reunion class who graduated in 1948 and if you can imagine I asked our own graduates imagine what you will be like 70 years from now it is a lifecycle transition and one that a transition that Harvard has seen tremendous change I mean almost everything except you know 10,000 men of Harvard has changed since 1948 the student body the demography men and women and you know it was a tremendous pleasure to spend a bit of the morning with them that was a class that included Robert Kennedy that included Tony Lewis that included the first African American football player to play below the mason-dixon line Chester Pierce and change of history we see it all here in the yard today some of the best seats here are actually all the way in the back on the steps of Widener Library we have got a much better view in a day like today they will not be broiling but they they could be on other days that are there’s Henry Lewis chance walking along that’s skip gates who is accompanying John Lewis it’s quite an emotional thing to see these students in the morning our breakfast at Lowell house was at 6:30 the whole of our interim dining hall which is what was the former Inn at Harvard filled with students clapping a bit of champagne with their orange juice and getting ready for a day that for them will be enormous ly emotional I gotta say for me one of the most fun parts is the just gathering in the yard we all gather faculty gather around 8 o’clock or yeah 8:15 for the procession that starts at 9:00 of course I had to run off to come here you start the broadcast with you but but you know the faculty from all over the university gathering there in front of mass hall yeah talking to each other it’s a wonderful time is for the whole University and the caller so to speak who tries to keep order there is this year Don Feaster who was formerly the master in those days of Kirkland house and knows quite a lot about Harvard over the years he’s had many physicians and interim positions but the thing I love most about Feaster is that he knows the names of every single tree in Harvard Yard well he was of course the director of the herbarium so yes these are trees that have specific names and characteristics and are beloved and only the way that we used to call it botany I don’t know if it’s still called but I think you probably recall the commencement a few years ago after Don Feaster had come in as as the interim dean of the girl it’s just for one year but he created such an incredible rapport with the undergraduate yes and when his name called out he really had the most the undergraduates shouted out in in praise of him like I’ve never seen before well now of course we have a lot of transition in the various Dean ships and we’ll kind of make some notes of that as we go along I mean Dean Ryan of the School of Education is leaving to be president of the University of Virginia for example which is quite a distinguished position a graduate he was a graduate a DVA as as many some of our listeners may understand the deans at Harvard are absolutely essential to the management they really control all of the activities within the school and and play a very important role in creating the environment for our students in Palestine well now they call us faculty deeds of the houses I think we joined rather a cacophonous brood of Dean’s at that point not sure it was the right move but it was an important move at the time I think and it is true that Dean’s and associate Dean’s and whatnot have helped to manage this really this mob that is marvered and that includes so many schools and yet at the same time all of the structure of the administration what’s also wonderful about Harvard is the extraordinary freedom that we have the faculty and even the students you know I often tell students you know if something doesn’t look possible ask someone else try it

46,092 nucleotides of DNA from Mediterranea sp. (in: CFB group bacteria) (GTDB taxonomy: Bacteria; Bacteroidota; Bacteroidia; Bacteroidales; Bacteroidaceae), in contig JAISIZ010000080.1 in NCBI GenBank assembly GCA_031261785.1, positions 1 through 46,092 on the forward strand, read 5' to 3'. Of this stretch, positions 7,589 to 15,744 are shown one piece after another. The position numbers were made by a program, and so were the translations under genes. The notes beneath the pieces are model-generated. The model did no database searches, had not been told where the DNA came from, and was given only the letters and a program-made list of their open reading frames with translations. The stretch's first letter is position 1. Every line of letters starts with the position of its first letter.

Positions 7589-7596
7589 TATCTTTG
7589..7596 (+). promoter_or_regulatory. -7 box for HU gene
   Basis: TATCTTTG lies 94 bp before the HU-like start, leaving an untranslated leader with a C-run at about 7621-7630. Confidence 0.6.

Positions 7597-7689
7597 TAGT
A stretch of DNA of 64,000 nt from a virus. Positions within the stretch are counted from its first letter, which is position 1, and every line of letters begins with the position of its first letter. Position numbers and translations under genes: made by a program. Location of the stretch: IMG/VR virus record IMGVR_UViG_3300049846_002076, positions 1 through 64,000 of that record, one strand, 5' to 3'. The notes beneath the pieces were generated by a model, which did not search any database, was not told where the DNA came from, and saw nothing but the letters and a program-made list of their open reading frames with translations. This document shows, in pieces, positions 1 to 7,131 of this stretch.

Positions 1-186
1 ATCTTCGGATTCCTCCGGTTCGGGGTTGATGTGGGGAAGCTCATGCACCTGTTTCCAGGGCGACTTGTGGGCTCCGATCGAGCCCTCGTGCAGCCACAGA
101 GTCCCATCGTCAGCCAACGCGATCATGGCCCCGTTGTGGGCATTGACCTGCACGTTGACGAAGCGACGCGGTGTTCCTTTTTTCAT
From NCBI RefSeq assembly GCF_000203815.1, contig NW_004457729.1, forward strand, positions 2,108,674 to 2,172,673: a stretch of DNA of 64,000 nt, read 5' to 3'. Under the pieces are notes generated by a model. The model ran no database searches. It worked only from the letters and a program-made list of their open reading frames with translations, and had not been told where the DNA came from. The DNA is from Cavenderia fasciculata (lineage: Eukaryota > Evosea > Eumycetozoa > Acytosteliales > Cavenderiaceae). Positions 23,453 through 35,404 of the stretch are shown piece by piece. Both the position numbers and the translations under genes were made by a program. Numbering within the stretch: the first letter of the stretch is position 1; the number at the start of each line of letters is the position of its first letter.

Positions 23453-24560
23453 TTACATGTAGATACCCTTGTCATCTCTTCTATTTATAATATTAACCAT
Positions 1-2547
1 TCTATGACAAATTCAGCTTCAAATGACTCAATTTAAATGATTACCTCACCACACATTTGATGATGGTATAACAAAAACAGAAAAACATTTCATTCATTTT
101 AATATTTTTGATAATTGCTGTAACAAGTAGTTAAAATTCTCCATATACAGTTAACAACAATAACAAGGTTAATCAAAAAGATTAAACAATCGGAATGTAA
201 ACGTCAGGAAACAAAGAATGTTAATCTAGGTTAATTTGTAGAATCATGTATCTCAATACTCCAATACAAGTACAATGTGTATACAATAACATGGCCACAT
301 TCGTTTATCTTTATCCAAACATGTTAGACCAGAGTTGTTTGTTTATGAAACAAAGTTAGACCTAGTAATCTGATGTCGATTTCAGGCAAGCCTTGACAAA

absolutely and usually there’s a way around not that there aren’t rules that are important but that but that the kind of academic freedom that students and faculty enjoy here is really special and and the role of the deans is really to foster that that creativity and that freedom and that dialogue that that is the back and forth that is the essential part of this university and I think it’s it’s that continuing conversation there’s really the essence of what we do here at Harvard it is true to that the the energy involved in that conversation as as Dean karana is often quoted as saying that dialogue is not just the sort of exchange of positions it’s not debate it really involves a kind of mutual listening and discussion which is what we need more than anything as we develop a broader understanding of who the we is in both the United States and and Harvard we are very different and more diverse people that we have being in the past and appropriating that is really really significant one of the things that we’ll see today is that the person who will open the ceremonies with an invocation is Khalid Abdul Rashid who is the new Imam you might say he is the the Muslim chaplain of Harvard appointed by drew Faust and that happened just a year ago really you see Jonathan Walton there who is the only other appointee of the presidents of the president’s office we saw tuk-tuk Elmendorf there very briefly doug is the relatively new Dean of the Harvard Kennedy School Kennedy talked before that was the head of a Congressional Budget Office which is very important position in Washington and Doug oversees the Kennedy School in a difficult time where we live in such a partisan world and the Kennedy School really strives to rise above that and ask how can public service better our society independent of the view of one political party or another okay the undergraduates I’m mostly foiled in and we are I think about to start with our ceremony the procession this morning has been led by and included the sheriff of Middlesex County who will call the meeting to order that will elicit quite an uproar from everyone that the meeting will be in order we see let’s go in there very briefly stepping question up and down as the Dean of Radcliffe and Radcliffe day is tomorrow and they have quite a distinguished speaker coming to address Radcliffe day and that is Hillary Clinton who has also been speaking at the graduation of her own alma mater Wellesley now okay I think we’re about to start the ceremony now so we’ll quiet down and listen as the sheriff of Middlesex County begins our host Alan Garber will be pretty much in charge of the flow of events this morning [Applause] mr. sheriff pray bring us order as the High Sheriff of Middlesex County I declare that the meeting will be in order